From iOS to Android – Part II
Exploring Android concepts as an iOS developer1st May 2018
UIViewControllers, Activities & Fragments
Mobile operating systems such as Android and iOS provide classes to manage screens within an app that a developer must subclass, however the two main operating systems approach things in slightly different ways. This article will explore some of the concepts behind UIViewControllers on iOS, as well as Activities and Fragments on Android, before examining some of the differences between the two platforms.
Apple define a UIViewController as “An object that manages a view hierarchy for your UIKit app”. This concise description summarises the intended functionality very well; the core purpose of a view controller is to control a view and the hierarchy of subviews within it. All classes that inherit from UIViewController have a single UIView at their root, although in some cases the UIView is replaced with a subclass such as a UITableView or a UICollectionView.
Managing a view hierarchy
The main responsibilities of managing a view hierarchy include updating subviews to ensure that the backing content is displayed accurately, responding to user interaction such as button presses or typing, as well as handling layout changes including rotation and resizing. View controllers are also responsible for coordination with other parts of an app, although this responsibility is often misinterpreted by developers, causing view controllers to become responsible for large amounts of functionality, leading to bloated files and unnecessary complication. If an interface consists of several logically separate parts then a view controller can contain child view controllers, such as two panels in a master/detail app.
On Android, an activity is defined as “a single, focused thing that the user can do”, which is a much broader definition than on iOS, although the concept of managing what’s displayed on a single screen is the same.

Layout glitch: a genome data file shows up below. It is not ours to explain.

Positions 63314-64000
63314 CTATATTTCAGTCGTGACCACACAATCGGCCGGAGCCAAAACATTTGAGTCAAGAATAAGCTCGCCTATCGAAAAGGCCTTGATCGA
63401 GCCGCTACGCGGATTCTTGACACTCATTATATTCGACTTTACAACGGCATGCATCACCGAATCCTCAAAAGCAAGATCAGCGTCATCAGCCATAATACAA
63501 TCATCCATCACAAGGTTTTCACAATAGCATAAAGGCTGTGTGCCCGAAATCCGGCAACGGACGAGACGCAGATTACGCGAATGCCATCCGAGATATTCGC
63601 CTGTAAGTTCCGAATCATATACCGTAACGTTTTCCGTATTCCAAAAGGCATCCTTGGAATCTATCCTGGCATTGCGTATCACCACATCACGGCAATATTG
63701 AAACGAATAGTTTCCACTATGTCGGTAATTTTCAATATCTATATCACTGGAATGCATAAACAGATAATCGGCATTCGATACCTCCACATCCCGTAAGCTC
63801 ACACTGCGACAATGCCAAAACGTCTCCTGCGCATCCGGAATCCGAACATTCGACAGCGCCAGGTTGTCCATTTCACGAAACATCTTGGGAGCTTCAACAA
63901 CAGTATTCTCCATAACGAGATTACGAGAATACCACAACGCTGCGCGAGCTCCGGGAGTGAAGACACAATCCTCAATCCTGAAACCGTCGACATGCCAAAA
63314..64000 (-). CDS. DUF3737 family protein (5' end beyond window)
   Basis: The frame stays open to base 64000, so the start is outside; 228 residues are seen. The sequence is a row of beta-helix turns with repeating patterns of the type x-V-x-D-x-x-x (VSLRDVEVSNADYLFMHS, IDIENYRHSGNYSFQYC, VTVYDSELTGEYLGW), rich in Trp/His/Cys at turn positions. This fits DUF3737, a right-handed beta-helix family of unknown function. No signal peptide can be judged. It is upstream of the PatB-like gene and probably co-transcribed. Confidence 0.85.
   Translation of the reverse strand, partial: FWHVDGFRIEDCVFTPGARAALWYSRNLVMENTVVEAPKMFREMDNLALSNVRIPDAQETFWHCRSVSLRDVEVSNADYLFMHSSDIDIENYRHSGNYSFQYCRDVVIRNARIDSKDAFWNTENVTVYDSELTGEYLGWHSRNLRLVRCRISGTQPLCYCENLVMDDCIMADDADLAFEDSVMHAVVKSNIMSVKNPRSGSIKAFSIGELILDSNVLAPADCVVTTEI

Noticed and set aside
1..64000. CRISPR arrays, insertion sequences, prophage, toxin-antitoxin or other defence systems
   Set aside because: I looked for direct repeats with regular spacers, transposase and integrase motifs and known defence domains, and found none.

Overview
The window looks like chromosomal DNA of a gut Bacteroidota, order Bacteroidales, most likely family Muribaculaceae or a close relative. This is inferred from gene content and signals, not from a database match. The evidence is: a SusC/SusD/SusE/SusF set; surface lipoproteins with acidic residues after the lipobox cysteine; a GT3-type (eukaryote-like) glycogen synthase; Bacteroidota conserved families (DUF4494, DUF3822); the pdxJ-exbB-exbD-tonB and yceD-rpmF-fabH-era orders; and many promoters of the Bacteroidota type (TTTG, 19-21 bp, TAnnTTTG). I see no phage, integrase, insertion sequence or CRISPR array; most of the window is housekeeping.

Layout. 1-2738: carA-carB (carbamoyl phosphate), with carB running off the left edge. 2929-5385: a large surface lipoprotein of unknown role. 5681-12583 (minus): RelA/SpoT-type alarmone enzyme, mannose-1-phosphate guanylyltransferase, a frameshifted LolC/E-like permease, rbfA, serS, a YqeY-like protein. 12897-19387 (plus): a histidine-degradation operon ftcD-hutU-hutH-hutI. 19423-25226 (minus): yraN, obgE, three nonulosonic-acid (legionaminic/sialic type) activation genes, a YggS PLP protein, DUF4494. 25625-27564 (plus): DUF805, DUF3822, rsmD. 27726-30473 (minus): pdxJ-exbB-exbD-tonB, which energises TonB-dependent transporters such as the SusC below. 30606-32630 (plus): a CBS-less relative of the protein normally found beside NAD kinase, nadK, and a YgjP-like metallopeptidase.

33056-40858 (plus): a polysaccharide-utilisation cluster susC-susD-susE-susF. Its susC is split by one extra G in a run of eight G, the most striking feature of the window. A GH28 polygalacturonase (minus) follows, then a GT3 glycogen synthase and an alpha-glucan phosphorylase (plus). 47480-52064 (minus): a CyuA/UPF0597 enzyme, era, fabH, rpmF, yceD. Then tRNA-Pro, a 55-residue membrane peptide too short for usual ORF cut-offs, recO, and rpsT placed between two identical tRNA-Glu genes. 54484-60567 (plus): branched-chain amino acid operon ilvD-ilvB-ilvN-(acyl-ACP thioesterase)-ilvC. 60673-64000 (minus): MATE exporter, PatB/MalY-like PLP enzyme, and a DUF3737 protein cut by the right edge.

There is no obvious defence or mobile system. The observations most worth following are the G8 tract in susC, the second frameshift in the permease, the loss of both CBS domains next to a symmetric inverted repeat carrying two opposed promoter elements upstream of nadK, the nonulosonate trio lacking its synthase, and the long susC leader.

An activity takes care of creating a window and then allows the developer to take responsibility for creating the specific user interface.
On Android, activities are managed within a stack, meaning that the last activity added to the stack is the first to be removed. This also means that only one activity is on screen at a time; the Android equivalent of iOS nested view controllers requires the use of fragments.
Android fragments are defined as representing a behaviour or portion of a user interface. Fragments must be contained within an Activity, although multiple fragments are allowed within a single activity to build UIs with multiple panels. The lifecycle of a fragment is directly linked to it’s parent activity, although fragments can be added or removed while an activity is active using fragment transactions. One of the primary reasons for the addition of fragments in 2011 was to increase flexibility in apps designed for large screens such as tablets. Fragments are intended to be built in a reusable and modular style, to allow them to be used in multiple places within an app.
There are various similarities and differences in how the two operating systems handle a single screen/view within an app. Android activities feel more deeply integrated into the operating system, possibly due to the built in navigation stack as opposed to the separate navigation controller on iOS. Activities and fragments also have a more complicated lifecycle with more operating system callback functions when compared to iOS, again making them feel more closely integrated.
The XML manifest file
Android relies on an xml manifest file to define the overall structure and basics of the app, including the names of all activities, various required permissions and any device features required so that certain devices without necessary features can be prevented from installing an app. iOS has a similar plist file, although iOS does not require as many things to be added to it.
iOS includes various subclasses of the UIViewController class to improve developer efficiency in certain situations. Some of the useful subclasses include UITableViewController, UITabBarController & UINavigationController; all of which have built in support for a specific feature to make day to day life easier for developers. Android doesn’t provide any similar subclasses to the activity class, although various templates can be inserted using Android Studio for things such as tabbed activities, scrollable actives or master-detail navigation flows.
In conclusion, there are some considerable difference between activities and view controllers, although this article has barely scratched the surface. The concept of the classes on both platforms are similar: managing a specific view hierarchy, however the implementation and design style are both considerably different for a developer to work with.
Missed part one? read it here